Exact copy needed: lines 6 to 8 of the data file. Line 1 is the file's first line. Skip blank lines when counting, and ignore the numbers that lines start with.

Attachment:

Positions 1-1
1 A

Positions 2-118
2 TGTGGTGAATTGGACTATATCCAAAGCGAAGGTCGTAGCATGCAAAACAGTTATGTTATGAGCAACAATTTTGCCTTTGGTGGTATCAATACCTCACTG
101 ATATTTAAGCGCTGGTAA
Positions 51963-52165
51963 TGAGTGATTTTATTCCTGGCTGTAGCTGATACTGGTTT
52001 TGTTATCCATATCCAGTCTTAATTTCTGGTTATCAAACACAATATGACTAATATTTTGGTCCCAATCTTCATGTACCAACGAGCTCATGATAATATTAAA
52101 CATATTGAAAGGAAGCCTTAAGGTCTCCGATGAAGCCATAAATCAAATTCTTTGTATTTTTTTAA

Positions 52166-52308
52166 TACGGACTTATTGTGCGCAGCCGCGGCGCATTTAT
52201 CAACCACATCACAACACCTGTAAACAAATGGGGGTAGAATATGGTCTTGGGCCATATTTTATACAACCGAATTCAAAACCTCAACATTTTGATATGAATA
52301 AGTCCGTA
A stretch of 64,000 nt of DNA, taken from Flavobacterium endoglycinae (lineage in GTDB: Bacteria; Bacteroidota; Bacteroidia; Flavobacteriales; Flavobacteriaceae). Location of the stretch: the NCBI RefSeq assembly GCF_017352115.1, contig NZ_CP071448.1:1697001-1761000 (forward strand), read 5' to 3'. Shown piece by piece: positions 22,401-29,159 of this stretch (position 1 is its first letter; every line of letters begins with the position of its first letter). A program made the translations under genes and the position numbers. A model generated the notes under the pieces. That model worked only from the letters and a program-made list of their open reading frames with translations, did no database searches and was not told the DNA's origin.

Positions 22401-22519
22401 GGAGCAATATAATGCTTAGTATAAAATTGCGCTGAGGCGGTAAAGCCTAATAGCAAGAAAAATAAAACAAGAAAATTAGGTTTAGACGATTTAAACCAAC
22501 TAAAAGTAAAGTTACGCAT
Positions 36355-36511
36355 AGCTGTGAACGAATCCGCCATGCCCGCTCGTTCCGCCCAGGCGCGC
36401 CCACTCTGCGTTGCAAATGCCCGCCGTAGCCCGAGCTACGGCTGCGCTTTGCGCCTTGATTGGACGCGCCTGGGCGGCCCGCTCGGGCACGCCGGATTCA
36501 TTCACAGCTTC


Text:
Positions 51963-52165
51963 TGAGTGATTTTATTCCTGGCTGTAGCTGATACTGGTTT
52001 TGTTATCCATATCCAGTCTTAATTTCTGGTTATCAAACACAATATGACTAATATTTTGGTCCCAATCTTCATGTACCAACGAGCTCATGATAATATTAAA